I headed out of Stumptown only a few minutes behind schedule, up the hill, and into the heat of a summer sun in Colorado.  I was able to enjoy the Columbine fields more on the way up as I was going much slower.  At the top, it was clear that I would make it safely over the high passes without getting struck by lightning, but the view of the stormy clouds on the surrounding mountains was awesome and scary.  I felt bad for the slower runners who might get hit with some pretty rough weather.

Coming down off of the high passes, I took a scary misstep, stumbling for about 15 feet with my face uncomfortably close to the trail.  Luckily, I managed to move my feet fast enough to keep from eating dirt, but that definitely woke me up!  I was getting a bit tired and slowing on the uphill after the Printer Boy aid station.  I got a brief relief from the heat when a storm cell moved through.  The hail and rain felt so good on my skin.  I kept on going, reveling in the coolness as other runners stopped to don rain jackets.

The last 10 miles is almost all downhill.  I was feeling better and passed a number of runners.  Unfortunately, by this time, my Garmin died and I was estimating mileage by my other watch and memory of the terrain.  I figured I had 2 miles to go and it was going to be tough as the course was gently rolling at this point and the long miles and hot sun had taken their toll.  My 8:30 goal was gone, but I was sure I could at least beat last year’s time.  That was until I ran into a guy walking his dog.  He informed me that I actually had 3 ¼ miles to go.  Hearing that extra mile and a quarter just crushed me.  It was a combination of slow running, jogging and some walking, from here on out.  I managed to pass two more runners, which gave me a brief lift, but not enough.  I crossed the line in 8:57, 2 minutes slower than the previous year when I had done the bike race too.  That was a bit deflating, but under 9 hours for this race is still a pretty good time.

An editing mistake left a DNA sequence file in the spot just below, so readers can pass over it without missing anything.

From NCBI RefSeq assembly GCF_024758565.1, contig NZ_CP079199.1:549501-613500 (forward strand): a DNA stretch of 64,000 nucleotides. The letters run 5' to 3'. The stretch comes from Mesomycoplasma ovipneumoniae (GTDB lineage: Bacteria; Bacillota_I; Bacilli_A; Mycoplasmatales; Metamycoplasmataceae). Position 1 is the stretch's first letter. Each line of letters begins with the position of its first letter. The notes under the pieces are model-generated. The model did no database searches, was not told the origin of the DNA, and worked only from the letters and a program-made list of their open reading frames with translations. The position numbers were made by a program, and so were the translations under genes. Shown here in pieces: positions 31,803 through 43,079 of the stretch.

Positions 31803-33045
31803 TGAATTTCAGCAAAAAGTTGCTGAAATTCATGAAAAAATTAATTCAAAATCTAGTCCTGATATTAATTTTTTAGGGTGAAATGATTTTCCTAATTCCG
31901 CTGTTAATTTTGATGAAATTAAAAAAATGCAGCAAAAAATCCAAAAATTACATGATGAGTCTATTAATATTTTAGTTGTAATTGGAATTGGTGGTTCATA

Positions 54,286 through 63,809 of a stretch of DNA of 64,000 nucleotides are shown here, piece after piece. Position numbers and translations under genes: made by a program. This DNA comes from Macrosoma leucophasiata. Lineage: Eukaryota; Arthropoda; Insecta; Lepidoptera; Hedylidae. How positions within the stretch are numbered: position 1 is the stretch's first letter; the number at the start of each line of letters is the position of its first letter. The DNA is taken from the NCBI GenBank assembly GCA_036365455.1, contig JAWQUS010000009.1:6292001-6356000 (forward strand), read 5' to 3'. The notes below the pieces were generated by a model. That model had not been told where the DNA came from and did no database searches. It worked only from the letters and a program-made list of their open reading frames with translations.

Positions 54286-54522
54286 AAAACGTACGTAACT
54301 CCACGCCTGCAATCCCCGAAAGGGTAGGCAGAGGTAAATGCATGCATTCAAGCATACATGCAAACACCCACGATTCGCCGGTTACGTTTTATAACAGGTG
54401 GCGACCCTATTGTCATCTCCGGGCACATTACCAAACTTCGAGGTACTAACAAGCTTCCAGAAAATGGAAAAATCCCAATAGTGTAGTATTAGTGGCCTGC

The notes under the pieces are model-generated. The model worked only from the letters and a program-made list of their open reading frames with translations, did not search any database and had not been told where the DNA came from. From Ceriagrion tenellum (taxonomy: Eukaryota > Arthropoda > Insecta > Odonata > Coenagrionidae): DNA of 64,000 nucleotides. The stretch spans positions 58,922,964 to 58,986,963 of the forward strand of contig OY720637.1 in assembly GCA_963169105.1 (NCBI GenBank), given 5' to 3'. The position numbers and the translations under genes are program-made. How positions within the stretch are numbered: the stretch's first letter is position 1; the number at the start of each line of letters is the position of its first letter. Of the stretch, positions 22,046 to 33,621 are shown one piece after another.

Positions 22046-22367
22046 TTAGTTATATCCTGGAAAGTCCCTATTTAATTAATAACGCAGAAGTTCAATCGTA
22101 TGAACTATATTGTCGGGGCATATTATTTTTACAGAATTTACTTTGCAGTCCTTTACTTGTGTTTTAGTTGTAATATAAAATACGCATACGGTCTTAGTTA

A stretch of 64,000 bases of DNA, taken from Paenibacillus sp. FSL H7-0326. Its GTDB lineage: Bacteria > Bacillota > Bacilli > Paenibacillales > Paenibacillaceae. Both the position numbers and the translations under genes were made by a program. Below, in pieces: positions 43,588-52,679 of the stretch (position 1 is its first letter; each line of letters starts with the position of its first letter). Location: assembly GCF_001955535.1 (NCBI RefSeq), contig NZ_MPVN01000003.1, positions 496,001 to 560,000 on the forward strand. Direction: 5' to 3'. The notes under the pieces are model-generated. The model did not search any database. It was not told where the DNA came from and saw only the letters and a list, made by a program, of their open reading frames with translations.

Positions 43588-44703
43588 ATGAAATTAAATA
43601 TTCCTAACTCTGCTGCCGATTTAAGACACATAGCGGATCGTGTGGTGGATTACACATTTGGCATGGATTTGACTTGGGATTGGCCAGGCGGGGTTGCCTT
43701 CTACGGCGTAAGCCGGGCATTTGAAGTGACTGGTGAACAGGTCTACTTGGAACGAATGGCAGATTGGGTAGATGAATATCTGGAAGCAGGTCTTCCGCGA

The best part was that my wife, girls, and a few of our friends were at the finish line.  I was actually able to run across the finish with the girls!  That was great.

I wound up sticking around the finish because I wanted to be there for our friend Susan.  After frying in the hot sun in nothing but my running shorts, the clouds finally moved in.  By the time Susan crossed the line, I was wearing a fleece top and shivering uncontrollably under an umbrella.  The finish area had turned into a swamp from the heavy, steady rain.  Susan ran the last few miles through the rain.  Unlike the typical Colorado thunderstorms, that evening, it poured for 4 hours straight!  I can’t imagine what some of those late finishers had to endure.  I also realized what a gamble I had been taking running so light (hand held bottles, no shirt or jacket), and how fortunate I was.  The brief hail and rain I got was pleasant and refreshing.  The 4 hours of steady downpour would have resulted in my hypothermic body laying by the side of the trail.

Garmin Connect (partial)